Meanwhile, as Turkey looks for an in on TTIP, the worsening political climate between it and the EU and U.S. is not helping it to make its case. In Turkey's decades-old quest to join the EU, a seemingly endless tale of raised and dashed hopes, both partners seem pessimistic. Having welcomed the progress Turkey made in the 1990s and early 2000s in becoming more democratic and showing greater respect for human rights, the EU has watched with dismay the recent unraveling of this progress. Recep Tayyip Erdogan, Turkey's leader, who was Prime Minister from 2003 until 2014, when he became the first directly-elected president, is accused of 'Putinizing' Turkey by embracing the same authoritarian model of government that Vladimir Putin has forged in Russia. Erdogan has tightened his grip over all branches of government - executive, judiciary and legislature - and repressed freedom of expression by actions such as banning access to sites like Youtube and Twitter and imprisoning journalists.

When Bozkir spoke at the German Marshall Fund, there was a palpable chilliness in the air. Several Turkish journalists complained about government harassment of their colleagues, forcing an embarrassed Bozkir to tersely defend the Erdogan government. “There are journalists who are in jail but not because what they have written or said,” he said. One Turkish reporter, Adem Y. Arslan, Washington correspondent of the daily newspaper Bugun, told European Affairs: “In the last couple of years, Turkey has been experiencing a significant decline in press freedom.” He has first-hand experiences of this, including a distressing incident in New York in September 2014 when Erdogan was at the UN General Assembly. “Erdogan's bodyguards and advisers physically attacked me at the Peninsula Hotel lobby where he was staying,” he said. The attack was witnessed by other Turkish reporters but they did nothing, afraid they would lose their jobs if they intervened, he said.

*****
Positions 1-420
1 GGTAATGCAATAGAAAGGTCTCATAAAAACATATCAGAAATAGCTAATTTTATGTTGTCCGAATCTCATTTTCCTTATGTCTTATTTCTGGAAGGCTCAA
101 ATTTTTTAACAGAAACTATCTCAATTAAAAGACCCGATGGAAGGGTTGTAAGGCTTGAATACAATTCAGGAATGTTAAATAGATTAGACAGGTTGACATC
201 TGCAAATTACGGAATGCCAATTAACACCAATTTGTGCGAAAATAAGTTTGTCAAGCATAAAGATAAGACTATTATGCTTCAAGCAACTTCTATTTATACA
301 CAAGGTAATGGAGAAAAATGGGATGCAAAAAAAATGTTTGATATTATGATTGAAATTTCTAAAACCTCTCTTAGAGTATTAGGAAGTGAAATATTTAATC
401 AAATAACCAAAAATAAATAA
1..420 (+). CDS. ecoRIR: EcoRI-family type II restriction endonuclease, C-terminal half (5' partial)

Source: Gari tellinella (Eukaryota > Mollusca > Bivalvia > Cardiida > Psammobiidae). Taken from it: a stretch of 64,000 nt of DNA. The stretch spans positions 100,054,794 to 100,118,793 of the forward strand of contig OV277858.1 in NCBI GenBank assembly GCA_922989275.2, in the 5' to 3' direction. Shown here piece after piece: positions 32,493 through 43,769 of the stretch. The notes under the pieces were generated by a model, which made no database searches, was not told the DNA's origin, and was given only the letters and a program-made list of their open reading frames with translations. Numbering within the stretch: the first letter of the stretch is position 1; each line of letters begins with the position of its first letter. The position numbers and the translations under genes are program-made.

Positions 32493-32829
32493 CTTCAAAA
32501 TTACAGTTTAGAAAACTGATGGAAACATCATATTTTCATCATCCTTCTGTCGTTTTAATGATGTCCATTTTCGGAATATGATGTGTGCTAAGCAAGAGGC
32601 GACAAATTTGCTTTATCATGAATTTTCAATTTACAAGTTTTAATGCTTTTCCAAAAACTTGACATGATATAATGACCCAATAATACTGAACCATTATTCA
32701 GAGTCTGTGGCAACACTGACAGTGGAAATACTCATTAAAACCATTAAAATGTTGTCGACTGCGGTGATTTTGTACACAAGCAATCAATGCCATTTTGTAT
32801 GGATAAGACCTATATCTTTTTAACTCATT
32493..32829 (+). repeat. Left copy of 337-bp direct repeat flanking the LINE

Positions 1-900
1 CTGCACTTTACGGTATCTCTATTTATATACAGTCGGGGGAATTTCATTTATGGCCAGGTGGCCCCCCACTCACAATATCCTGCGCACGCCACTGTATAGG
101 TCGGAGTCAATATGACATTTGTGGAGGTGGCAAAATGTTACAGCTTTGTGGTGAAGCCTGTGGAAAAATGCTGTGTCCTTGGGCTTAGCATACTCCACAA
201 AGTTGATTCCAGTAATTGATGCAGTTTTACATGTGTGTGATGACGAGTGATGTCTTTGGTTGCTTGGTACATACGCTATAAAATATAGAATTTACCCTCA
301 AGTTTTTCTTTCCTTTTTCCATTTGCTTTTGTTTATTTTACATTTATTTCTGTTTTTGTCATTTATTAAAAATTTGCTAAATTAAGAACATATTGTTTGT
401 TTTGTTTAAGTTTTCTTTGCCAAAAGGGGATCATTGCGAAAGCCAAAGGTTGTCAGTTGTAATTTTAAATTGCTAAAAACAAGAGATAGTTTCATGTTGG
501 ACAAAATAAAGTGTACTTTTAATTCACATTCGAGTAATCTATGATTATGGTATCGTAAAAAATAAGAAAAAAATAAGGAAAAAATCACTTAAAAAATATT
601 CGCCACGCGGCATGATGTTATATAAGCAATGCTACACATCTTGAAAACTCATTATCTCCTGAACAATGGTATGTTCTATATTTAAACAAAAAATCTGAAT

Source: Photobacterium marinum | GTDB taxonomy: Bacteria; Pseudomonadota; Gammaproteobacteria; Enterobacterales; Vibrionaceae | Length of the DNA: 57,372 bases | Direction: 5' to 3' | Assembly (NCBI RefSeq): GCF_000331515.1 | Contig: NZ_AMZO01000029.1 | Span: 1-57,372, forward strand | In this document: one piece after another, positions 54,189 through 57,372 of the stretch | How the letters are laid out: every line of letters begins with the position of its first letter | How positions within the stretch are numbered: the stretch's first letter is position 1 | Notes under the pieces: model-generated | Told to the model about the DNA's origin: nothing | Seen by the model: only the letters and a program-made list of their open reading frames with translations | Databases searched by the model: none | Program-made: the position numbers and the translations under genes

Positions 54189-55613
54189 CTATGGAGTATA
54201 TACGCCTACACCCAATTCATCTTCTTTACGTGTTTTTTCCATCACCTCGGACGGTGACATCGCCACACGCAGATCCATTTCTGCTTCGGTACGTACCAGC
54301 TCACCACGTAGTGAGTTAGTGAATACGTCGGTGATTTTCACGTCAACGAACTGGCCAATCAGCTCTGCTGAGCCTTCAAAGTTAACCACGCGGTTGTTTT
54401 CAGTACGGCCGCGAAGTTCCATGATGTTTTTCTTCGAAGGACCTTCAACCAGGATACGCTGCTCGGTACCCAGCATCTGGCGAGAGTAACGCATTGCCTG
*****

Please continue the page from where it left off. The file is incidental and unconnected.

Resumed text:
In this backdrop, Turkey's EU accession hopes – talks have been ongoing since 2005 – are effectively dead, while the future of its customs union may be in doubt. Meanwhile, Turkey's relations with the U.S. are also cooling. Ankara's ambivalent stance toward regional Islamist militant groups, especially ISIS and al-Nusra, lies at the root of these tensions. According to Bugun correspondent Arslan, Turkey's security bureaucracy turns a blind eye to Islamist militant activity, such as arms and money smuggling and recruitment in refugee camps, making the country “a Jihadi heaven.” He said that “it wouldn't surprise me if the next generation of jihadists are Turkish citizens,” which obviously would be a huge security headache for Europe and the U.S.

While Turkish officials mostly manage to maintain a veil of politeness when asking for closer trade ties, they occasionally let the veil slip and expose the raw resentment they feel over being cold-shouldered. Minister Bozkir, after calmly elaborating on the benefits to all sides of Turkey acceding to TTIP, then proceeded to deliver a withering assessment of what Turkish people really think of the EU. “Like the Titanic – going down,” he said, referring to the Eurozone's economic woes. “The EU doesn't have the luxury to keep Turkey outside forever waiting,” he added.